Deceased-donor kidney transplant
Medically reviewed on March 16, 2018
A deceased-donor kidney transplant is when a kidney from someone who has recently died is removed with consent of the family or from a donor card and placed in a recipient whose kidneys have failed and no longer function properly and is in need of kidney transplantation.
The donated kidney is either stored on ice or connected to a machine that provides oxygen and nutrients until the kidney is transplanted into the recipient. The donor and recipient are often in the same geographic region as the transplant center to minimize the time the kidney is outside a human body.
Only one donated kidney is needed to sustain the body's needs. For this reason, a living person can donate a kidney, and living-donor kidney transplant is an alternative to deceased-donor kidney transplant.
Overall, about two-thirds of the nearly 18,000 kidney transplants performed each year in the U.S. are deceased-donor kidney transplants, and the remaining are living donor kidney transplants.
The demand for deceased-donor kidneys far exceeds the supply. The waiting list has grown from nearly 58,000 in 2004 to more than 100,000 in 2016.
During kidney transplant surgery, the donor kidney is placed in your lower abdomen. Blood vessels of the new kidney are attached to blood vessels in the lower part of your abdomen, just above one of your legs. The new kidney's ureter (urine tube) is connected to your bladder. Unless they are causing complications, your own kidneys are left in place.
Why it's done
People with end-stage kidney disease need to have waste removed from their bloodstream via a machine (dialysis) or a kidney transplant to stay alive.
For most people with advanced kidney disease or kidney failure, a kidney transplant is the preferred treatment. Compared to a lifetime on dialysis, a kidney transplant offers a lower risk of death, better quality of life and fewer dietary restrictions than dialysis.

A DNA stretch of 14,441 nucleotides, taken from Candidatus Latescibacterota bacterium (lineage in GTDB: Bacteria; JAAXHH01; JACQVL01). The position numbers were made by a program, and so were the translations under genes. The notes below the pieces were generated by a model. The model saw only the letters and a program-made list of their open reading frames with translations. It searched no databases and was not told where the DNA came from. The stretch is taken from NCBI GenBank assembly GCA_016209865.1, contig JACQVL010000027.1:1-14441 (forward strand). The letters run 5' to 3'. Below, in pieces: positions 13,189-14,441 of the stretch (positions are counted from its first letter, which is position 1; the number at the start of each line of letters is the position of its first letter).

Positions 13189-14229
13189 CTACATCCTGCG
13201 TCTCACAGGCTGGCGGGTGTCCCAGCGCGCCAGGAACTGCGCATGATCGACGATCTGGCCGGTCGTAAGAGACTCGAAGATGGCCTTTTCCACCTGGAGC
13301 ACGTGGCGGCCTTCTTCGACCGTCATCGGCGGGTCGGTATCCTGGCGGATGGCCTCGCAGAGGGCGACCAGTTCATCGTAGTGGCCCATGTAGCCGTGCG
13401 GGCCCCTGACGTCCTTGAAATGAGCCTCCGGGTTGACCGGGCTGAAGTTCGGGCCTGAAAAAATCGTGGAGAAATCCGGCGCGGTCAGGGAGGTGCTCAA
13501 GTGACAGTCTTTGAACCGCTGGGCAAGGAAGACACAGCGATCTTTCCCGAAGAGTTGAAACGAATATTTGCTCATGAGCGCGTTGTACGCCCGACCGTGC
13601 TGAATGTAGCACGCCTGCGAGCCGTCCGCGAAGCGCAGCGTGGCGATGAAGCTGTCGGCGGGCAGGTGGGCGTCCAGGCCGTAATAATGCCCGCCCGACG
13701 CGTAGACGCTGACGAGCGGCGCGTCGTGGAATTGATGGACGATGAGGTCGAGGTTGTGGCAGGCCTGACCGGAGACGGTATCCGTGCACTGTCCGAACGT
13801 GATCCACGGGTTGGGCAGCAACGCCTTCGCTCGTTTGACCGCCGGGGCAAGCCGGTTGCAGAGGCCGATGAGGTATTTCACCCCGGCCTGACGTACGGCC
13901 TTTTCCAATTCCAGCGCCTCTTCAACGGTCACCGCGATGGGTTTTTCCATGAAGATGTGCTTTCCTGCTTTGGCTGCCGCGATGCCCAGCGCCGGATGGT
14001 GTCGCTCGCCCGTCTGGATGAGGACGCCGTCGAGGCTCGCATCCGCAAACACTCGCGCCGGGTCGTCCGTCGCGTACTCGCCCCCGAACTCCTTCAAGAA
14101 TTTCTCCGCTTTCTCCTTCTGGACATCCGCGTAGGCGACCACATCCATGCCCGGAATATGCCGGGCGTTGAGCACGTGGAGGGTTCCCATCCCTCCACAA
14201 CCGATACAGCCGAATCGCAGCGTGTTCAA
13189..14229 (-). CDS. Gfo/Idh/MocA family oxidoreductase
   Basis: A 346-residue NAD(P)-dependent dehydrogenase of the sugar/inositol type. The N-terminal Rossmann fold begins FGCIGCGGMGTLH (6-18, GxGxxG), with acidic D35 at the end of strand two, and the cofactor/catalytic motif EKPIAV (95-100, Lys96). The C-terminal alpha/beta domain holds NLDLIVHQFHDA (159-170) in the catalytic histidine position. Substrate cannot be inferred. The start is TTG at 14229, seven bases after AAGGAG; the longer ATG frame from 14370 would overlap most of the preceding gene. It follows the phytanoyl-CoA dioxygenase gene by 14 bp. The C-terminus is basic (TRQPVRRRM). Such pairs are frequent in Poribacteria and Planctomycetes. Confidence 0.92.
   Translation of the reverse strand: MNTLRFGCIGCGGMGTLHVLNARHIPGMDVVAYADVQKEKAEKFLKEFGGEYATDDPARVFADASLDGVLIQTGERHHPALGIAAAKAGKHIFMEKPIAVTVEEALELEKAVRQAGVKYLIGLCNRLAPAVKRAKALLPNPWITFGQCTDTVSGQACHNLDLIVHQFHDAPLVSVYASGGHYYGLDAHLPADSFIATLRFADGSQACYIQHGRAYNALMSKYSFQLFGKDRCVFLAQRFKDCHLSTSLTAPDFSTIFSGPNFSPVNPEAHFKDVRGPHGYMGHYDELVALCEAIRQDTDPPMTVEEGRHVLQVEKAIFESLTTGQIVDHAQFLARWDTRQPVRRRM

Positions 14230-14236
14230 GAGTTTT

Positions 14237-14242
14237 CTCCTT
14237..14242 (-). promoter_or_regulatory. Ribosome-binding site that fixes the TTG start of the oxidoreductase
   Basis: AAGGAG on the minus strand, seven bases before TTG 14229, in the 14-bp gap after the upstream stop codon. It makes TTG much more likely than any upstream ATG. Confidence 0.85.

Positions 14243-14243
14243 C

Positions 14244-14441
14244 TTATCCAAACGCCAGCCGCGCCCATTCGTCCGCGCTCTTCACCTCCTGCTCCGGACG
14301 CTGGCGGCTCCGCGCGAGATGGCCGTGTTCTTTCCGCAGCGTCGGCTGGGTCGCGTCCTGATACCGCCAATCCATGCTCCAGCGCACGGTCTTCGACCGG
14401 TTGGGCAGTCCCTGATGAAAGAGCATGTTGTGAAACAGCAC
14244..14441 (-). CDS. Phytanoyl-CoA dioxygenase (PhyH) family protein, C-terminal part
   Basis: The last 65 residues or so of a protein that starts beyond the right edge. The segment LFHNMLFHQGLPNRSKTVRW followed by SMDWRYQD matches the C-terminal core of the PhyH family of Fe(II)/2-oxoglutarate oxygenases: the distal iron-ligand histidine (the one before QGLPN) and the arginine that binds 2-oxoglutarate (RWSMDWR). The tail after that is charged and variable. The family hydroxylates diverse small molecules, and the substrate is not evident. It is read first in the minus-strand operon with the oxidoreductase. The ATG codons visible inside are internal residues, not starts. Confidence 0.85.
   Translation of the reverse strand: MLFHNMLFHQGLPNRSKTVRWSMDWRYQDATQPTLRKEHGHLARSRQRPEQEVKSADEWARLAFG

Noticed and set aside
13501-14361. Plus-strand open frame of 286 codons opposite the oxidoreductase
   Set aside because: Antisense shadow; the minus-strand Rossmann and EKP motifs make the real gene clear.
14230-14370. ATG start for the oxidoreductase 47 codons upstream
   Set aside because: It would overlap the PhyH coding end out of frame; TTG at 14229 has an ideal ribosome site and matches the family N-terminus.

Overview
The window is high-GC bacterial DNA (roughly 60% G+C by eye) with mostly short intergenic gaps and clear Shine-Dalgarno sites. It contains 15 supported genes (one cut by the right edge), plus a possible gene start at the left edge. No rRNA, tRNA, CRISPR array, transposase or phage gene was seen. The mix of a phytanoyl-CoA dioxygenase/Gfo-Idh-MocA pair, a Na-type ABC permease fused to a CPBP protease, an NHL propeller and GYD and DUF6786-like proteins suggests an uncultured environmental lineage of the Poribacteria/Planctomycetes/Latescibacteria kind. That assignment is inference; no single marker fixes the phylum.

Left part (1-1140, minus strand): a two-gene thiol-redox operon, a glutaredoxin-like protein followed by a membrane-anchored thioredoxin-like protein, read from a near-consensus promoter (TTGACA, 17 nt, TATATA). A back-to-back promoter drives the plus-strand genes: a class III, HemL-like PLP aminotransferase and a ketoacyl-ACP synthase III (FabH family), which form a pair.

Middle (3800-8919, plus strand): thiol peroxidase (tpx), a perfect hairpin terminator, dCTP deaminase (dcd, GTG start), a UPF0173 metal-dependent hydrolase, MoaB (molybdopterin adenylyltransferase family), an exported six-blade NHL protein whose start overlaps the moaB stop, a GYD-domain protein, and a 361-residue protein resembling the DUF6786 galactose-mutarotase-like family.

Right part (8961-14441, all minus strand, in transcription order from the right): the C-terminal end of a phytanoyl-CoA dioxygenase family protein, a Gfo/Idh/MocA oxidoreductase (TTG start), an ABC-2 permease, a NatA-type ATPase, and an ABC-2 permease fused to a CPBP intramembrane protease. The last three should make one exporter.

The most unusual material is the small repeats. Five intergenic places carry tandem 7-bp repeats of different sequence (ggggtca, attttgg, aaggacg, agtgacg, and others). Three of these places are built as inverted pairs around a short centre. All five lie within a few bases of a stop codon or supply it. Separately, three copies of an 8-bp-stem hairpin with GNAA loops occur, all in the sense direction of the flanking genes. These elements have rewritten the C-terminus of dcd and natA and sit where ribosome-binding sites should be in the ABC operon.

The health risks associated with a kidney transplant include those associated directly with the surgery itself, rejection of the donor organ and the side effects of taking immunosuppressant medications needed to prevent your body from rejecting the donated kidney, which include a higher risk of infection and some types of cancer.
What you can expect
If your doctor recommends a kidney transplant, you may be referred to a transplant center or select a transplant center on your own.
You will be evaluated by the transplant center to determine if you are accepted as a kidney transplant candidate. Each transplant center has its own eligibility criteria.
If a compatible living donor isn't available for a kidney transplant, your name will be placed on a kidney transplant waiting list to receive a kidney from a deceased donor.
Everyone waiting for a deceased-donor organ is registered on a national waiting list maintained by the Organ Procurement and Transplantation Network (OPTN). A private nonprofit group, the United Network for Organ Sharing (UNOS), administers OPTN through a contract with the U.S. government.
UNOS categorizes deceased-donor kidneys according to how long they are expected to last. First priority to kidneys expected to last the longest goes to those candidates who are expected to need them the longest.
Additional factors used in matching deceased-donor kidneys include blood and tissue type matching and how long the candidate has spent on the waiting list. The federal government monitors the system to ensure that everyone waiting for an organ has a fair chance.
Some people get a match within several months, and others may wait several years. While on the list, you will have periodic health checkups to ensure that you are still a suitable candidate for transplantation.
When a compatible deceased-donor kidney becomes available, you will be notified by your transplant center. You must be ready to go to the center immediately for final transplant evaluation.
If the results of the final transplant evaluation are satisfactory, the kidney transplant surgery can proceed immediately.